From the Sea

Legend has it that aquamarine was originally found in the treasure chests of mermaids.  Since ancient times sailors have considered this beautiful pale blue to blue-green stone to be lucky. 

Aquamarine on muscovite - photo by Ra'ike

Lucky or not, aquamarine is a popular stone for jewelry.  The hardness of the stone (7.5 – 8.0 on Moh’s scale of hardness) and its resistance to scratches, make it appropriate for use in most types of jewelry, including pieces that will be worn frequently.

Aquamarine is a member of the beryl family, along with its more famous cousin, emerald.  The blue colour of aquamarine results from the presence of iron. 

In the 19th and early 20th century, the preferred colour for aquamarine was sea green, but now sky blue and dark blue are preferred and more valuable. 

Aquamarine from Pakistan - photo by Vassil


Faceted aquamarine gemstone - photo by Wela49


Faceted aquamarine gemstone - photo by Wela49

Helpful hints if thinking of buying aquamarine (loose stones or finished jewelry):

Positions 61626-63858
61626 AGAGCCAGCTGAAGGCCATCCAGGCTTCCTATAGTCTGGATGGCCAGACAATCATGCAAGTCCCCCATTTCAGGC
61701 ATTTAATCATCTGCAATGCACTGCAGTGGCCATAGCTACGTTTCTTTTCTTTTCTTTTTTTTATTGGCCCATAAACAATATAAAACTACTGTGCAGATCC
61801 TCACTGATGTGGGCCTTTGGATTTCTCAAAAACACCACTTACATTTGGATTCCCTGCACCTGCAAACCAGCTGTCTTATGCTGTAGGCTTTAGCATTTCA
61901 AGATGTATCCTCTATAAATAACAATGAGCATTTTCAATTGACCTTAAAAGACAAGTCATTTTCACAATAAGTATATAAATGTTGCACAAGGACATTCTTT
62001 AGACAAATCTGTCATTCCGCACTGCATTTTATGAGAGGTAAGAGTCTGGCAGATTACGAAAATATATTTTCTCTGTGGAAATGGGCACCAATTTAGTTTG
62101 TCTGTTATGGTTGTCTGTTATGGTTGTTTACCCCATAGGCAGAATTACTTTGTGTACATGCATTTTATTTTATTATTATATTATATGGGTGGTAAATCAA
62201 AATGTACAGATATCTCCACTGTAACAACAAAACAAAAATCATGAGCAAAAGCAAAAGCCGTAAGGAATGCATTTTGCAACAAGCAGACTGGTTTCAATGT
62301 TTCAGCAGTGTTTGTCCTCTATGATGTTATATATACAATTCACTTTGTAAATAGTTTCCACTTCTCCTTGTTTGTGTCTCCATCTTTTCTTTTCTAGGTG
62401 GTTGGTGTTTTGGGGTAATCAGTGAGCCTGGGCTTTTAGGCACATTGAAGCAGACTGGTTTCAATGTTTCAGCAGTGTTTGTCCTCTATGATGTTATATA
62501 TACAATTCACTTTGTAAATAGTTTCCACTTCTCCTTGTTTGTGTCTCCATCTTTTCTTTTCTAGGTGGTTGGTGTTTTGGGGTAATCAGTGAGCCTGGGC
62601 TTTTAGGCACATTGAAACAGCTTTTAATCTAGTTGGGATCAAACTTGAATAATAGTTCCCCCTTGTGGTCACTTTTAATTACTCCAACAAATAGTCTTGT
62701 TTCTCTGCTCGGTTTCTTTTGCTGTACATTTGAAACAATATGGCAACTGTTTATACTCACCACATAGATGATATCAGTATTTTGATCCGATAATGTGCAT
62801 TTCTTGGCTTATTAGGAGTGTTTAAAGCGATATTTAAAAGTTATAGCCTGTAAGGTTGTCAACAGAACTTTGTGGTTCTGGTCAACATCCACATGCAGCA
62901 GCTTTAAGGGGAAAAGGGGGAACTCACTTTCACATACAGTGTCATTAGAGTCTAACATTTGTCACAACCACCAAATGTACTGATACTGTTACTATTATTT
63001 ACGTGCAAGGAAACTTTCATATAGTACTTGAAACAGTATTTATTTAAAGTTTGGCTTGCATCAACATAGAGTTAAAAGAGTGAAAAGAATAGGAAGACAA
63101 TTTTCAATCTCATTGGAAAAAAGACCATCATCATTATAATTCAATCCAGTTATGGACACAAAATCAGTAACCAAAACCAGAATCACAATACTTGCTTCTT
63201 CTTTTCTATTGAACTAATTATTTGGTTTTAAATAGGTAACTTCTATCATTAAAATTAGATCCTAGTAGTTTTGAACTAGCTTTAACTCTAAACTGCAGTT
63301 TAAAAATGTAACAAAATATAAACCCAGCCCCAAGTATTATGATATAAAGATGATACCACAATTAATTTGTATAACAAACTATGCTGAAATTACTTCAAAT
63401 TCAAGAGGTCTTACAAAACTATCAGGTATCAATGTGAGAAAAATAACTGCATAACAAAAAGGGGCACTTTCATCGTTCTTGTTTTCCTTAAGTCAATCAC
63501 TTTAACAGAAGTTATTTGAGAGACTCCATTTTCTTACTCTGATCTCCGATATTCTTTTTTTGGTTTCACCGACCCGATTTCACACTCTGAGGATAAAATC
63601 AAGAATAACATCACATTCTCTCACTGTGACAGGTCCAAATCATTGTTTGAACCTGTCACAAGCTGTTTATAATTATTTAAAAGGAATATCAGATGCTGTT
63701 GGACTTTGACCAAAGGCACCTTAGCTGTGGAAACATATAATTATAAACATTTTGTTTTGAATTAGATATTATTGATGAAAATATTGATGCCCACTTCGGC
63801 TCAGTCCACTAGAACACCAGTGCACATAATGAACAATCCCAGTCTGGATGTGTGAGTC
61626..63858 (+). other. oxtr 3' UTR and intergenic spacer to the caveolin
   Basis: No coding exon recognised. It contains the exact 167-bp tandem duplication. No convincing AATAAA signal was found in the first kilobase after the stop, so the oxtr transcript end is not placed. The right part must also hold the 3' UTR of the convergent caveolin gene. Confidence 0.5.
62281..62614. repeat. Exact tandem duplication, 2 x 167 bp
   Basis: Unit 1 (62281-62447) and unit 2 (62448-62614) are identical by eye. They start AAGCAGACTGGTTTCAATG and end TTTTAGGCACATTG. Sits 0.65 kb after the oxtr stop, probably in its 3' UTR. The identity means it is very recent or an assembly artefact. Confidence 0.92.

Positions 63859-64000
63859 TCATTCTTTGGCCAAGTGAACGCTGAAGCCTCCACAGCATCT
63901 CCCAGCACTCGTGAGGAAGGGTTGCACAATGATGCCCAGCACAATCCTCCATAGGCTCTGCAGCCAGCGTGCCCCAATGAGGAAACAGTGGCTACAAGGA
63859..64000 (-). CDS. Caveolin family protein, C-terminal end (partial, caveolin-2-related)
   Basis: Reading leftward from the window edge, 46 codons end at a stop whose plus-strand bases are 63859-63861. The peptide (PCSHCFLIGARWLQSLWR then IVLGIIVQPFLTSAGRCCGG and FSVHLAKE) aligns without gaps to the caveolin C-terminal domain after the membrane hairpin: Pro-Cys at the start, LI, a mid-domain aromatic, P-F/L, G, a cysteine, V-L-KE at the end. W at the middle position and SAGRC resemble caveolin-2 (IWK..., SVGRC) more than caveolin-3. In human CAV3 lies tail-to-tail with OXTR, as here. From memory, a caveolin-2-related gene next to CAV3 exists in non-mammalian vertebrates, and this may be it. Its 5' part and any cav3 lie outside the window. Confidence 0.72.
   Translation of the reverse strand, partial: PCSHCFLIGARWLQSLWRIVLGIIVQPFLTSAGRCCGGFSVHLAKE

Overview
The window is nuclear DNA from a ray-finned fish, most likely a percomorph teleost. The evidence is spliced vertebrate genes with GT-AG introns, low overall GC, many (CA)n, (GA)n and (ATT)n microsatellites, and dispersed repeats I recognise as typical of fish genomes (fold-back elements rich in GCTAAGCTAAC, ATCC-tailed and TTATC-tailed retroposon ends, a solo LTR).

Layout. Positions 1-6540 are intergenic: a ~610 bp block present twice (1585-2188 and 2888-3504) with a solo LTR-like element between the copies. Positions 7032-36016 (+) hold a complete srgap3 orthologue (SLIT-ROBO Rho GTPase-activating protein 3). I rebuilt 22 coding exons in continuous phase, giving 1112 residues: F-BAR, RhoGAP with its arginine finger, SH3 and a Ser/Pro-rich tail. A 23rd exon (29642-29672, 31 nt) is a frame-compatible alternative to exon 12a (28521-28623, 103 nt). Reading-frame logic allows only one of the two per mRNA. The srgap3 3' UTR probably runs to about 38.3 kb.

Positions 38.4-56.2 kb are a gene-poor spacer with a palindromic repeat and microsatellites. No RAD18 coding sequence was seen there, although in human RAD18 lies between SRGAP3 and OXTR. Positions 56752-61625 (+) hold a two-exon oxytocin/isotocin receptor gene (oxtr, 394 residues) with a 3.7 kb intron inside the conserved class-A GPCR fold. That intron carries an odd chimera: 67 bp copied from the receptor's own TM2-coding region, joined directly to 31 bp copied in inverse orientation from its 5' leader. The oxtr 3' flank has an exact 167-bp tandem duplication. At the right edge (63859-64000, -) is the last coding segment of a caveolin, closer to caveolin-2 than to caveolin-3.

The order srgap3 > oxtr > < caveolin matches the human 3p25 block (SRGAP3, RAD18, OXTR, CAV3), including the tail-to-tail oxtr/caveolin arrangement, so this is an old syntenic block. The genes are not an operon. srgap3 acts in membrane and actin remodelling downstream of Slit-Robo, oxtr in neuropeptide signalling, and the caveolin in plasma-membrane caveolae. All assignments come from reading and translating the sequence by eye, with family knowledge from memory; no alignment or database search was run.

• The value of aquamarine is linked to its colour.  The more intense the colour, the higher the value of the stone.
  • Natural aquamarine often has a green tint.  This stone is often heat-treated to change the colour and make it bluer.  Unless specified otherwise it is safe to assume that aquamarine is heat-treated.  Heat-treating results in a permanent colour change.
  • Aquamarine can be confused with blue topaz which has a similar colour, but is a less valuable stone.
  • As aquamarines can be found as large stones the carat price should remain the same regardless of size for similar quality stones.

Lucky are those born in March, for this beautiful blue stone is their birth stone.

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